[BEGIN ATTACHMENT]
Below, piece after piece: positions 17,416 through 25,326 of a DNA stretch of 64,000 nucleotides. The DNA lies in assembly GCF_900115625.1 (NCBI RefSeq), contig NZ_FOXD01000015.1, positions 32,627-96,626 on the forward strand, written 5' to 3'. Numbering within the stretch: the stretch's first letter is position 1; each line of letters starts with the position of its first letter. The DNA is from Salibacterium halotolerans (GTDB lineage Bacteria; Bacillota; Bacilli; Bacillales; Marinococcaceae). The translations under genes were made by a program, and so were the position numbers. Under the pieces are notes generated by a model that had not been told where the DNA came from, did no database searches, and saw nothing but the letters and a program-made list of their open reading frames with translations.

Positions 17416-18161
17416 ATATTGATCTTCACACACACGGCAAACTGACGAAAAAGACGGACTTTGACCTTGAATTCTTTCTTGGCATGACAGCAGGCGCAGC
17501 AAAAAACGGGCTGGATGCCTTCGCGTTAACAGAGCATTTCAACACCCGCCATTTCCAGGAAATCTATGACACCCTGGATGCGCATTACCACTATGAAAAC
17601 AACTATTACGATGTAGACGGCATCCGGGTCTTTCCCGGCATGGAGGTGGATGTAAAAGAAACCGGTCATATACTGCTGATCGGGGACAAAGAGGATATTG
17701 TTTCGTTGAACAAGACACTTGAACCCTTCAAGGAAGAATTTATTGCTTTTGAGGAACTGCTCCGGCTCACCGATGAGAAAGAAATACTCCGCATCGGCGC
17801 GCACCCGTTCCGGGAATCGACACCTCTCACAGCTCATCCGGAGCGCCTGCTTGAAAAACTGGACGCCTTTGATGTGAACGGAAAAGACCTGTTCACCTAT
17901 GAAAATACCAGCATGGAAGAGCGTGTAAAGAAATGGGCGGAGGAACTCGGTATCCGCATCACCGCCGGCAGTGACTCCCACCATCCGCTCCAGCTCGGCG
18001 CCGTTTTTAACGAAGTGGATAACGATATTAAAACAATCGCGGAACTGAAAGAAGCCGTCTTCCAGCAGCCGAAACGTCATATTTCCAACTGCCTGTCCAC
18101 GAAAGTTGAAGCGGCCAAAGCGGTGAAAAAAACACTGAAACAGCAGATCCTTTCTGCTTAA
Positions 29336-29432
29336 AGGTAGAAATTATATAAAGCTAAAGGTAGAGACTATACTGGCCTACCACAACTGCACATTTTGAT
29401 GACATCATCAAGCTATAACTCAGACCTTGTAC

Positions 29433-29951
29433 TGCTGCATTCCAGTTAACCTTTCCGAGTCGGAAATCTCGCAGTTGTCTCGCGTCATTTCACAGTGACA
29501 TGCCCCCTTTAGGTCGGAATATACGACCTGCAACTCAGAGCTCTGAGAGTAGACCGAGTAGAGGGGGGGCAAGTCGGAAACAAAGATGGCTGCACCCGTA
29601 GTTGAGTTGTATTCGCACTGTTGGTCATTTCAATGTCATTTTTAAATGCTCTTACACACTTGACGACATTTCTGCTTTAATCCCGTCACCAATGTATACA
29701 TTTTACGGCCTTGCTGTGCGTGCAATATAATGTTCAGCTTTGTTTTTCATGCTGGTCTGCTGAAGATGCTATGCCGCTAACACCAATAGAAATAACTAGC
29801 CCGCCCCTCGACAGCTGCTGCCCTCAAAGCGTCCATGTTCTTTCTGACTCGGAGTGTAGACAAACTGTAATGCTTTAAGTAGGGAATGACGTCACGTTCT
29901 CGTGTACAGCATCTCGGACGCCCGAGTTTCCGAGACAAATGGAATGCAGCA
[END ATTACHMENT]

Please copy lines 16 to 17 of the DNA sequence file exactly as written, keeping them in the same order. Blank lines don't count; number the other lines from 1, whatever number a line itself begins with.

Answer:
29501 TGCCCCCTTTAGGTCGGAATATACGACCTGCAACTCAGAGCTCTGAGAGTAGACCGAGTAGAGGGGGGGCAAGTCGGAAACAAAGATGGCTGCACCCGTA
29601 GTTGAGTTGTATTCGCACTGTTGGTCATTTCAATGTCATTTTTAAATGCTCTTACACACTTGACGACATTTCTGCTTTAATCCCGTCACCAATGTATACA